Questions should be asked whether anti-dumping and
countervailing suits such as the one filed recently against
producers of oil country tubular goods (OCTG) in nine countries
actually present a net gain for the U.S. economy, according to
counsel for a consumer advocacy group.
"If its like all
the other (dumping) cases, and I have no reason to believe that
it isnt, its going to do more harm than good,"
Lewis Leibowitz, partner at law firm Hogan Lovells US LLP and
counsel for the Consuming Industries Trade Action Coalition
(Citac), told AMM.
For example, jobs
could be lost in shipping and other industries tied to the
import of OCTG if the case is successful, he said. "The
question is whether it will cost more jobs in those areas than
it will save in the domestic industry."
The impact on the oil
and gas industry is tougher to predict. "If its going to
reduce the amount of wells being drilled, we dont know,"
Leibowitz said, as potentially higher prices due to tightening
supply following a potential victory in the case by the
domestic industry could be offset by positive market
developments. "That (supply) reduction may be overwhelmed by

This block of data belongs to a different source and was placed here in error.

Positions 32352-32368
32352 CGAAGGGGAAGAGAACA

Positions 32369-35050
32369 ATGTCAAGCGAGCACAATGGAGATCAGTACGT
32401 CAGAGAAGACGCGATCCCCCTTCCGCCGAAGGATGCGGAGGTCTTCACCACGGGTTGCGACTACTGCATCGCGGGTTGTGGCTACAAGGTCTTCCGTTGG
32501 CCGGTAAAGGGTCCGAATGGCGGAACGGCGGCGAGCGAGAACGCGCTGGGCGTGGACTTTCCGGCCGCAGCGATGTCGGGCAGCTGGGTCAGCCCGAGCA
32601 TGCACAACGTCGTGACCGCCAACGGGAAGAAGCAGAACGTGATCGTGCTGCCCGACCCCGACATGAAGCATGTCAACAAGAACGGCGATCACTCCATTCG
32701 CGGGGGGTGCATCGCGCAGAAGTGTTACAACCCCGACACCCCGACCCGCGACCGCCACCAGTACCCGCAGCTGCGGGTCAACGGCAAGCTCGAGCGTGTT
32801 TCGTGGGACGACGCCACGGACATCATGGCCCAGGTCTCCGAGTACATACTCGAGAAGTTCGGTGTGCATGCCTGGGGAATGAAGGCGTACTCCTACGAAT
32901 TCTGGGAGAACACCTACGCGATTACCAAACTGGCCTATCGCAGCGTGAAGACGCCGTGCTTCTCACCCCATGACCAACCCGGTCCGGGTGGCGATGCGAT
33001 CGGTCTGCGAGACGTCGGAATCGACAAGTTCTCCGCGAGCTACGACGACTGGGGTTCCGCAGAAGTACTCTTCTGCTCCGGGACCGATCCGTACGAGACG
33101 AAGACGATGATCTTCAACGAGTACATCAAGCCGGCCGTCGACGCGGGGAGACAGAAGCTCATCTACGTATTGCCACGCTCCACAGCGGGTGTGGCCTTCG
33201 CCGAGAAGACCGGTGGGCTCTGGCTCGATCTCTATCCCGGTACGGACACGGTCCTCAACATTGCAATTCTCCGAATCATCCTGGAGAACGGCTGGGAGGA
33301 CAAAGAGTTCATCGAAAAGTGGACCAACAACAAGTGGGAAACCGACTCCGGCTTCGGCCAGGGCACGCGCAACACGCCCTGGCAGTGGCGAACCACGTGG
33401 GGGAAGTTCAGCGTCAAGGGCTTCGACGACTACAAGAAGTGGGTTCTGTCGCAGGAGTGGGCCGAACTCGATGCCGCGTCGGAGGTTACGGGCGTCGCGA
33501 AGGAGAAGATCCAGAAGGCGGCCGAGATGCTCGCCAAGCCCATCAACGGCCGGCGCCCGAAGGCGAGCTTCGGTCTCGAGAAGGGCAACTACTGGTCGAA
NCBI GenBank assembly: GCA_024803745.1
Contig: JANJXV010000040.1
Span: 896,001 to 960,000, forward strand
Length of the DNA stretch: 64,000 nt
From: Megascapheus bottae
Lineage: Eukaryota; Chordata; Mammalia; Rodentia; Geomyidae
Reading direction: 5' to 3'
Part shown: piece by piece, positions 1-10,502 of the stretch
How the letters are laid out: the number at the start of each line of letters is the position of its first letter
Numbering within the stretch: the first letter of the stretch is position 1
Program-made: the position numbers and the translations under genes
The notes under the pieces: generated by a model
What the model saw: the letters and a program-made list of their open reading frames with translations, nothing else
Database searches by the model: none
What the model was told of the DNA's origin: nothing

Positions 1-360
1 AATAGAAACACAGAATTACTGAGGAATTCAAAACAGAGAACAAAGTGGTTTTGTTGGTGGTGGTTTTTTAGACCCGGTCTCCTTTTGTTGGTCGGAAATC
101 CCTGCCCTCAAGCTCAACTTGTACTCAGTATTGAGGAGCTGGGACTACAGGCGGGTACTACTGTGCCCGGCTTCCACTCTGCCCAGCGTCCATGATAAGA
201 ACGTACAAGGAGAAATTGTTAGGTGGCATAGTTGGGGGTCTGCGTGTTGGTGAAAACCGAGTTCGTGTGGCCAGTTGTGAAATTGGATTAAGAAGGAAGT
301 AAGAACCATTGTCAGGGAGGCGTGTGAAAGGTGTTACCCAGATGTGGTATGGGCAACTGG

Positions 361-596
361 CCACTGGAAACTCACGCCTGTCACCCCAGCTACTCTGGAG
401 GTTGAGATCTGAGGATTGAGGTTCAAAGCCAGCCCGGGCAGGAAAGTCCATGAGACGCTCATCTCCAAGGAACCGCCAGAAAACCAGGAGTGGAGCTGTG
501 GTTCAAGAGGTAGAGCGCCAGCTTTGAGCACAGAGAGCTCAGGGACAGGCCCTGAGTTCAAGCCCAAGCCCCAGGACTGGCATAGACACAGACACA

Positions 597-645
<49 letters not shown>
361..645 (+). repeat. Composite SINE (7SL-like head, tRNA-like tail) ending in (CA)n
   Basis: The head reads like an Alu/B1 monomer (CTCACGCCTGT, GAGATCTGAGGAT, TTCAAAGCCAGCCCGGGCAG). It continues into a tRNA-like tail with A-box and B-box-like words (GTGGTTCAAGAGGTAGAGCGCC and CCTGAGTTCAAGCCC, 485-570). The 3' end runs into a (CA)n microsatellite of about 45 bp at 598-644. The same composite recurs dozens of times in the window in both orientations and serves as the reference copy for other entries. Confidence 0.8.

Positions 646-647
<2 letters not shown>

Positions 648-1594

other positive factors."
The cost of OCTG does
not play a decisive role in considering the total price of a
well since it typically is dwarfed by other expenses, according
The filing comes as
companies such as Germanys Benteler Steel/Tube GmbH and
Luxembourg-based Tenaris SA announced plans to build seamless
OCTG mills in the United States for $900 million and $1.5
billion, respectively, while Frances Vallourec SA
recently inaugurated a $650-million seamless OCTG mill in
"They (OCTG producers)
have a lot of money on the line, a lot of debt," Leibowitz
Both Tenaris and
Vallourec are petitioners in the case through domestic
The domestic industry
is seeking anti-dumping duties on OCTG from India, the
Philippines, Saudi Arabia, South Korea, Taiwan, Thailand,
Turkey, Ukraine and Vietnam and countervailing duties on
shipments from India and Turkey (
amm.com, July 2).
It is one of the
biggest multi-country trade cases to be filed so far this
century, according to an industry source. "It could probably be
viewed as a signal of things to come as the steel market
deteriorates due to global overcapacity. Its getting
worse rather than better," he said.